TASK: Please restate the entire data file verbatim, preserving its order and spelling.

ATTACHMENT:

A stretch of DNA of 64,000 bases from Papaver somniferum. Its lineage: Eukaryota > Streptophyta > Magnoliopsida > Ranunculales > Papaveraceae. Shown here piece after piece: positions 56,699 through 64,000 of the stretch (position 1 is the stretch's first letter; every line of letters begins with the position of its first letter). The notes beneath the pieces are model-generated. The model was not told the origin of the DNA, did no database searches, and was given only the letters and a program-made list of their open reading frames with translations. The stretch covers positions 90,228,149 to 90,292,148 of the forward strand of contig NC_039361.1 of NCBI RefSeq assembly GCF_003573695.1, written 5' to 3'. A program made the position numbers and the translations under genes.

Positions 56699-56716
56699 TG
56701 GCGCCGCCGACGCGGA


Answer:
A stretch of DNA of 64,000 bases from Papaver somniferum. Its lineage: Eukaryota > Streptophyta > Magnoliopsida > Ranunculales > Papaveraceae. Shown here piece after piece: positions 56,699 through 64,000 of the stretch (position 1 is the stretch's first letter; every line of letters begins with the position of its first letter). The notes beneath the pieces are model-generated. The model was not told the origin of the DNA, did no database searches, and was given only the letters and a program-made list of their open reading frames with translations. The stretch covers positions 90,228,149 to 90,292,148 of the forward strand of contig NC_039361.1 of NCBI RefSeq assembly GCF_003573695.1, written 5' to 3'. A program made the position numbers and the translations under genes.

Positions 56699-56716
56699 TG
56701 GCGCCGCCGACGCGGA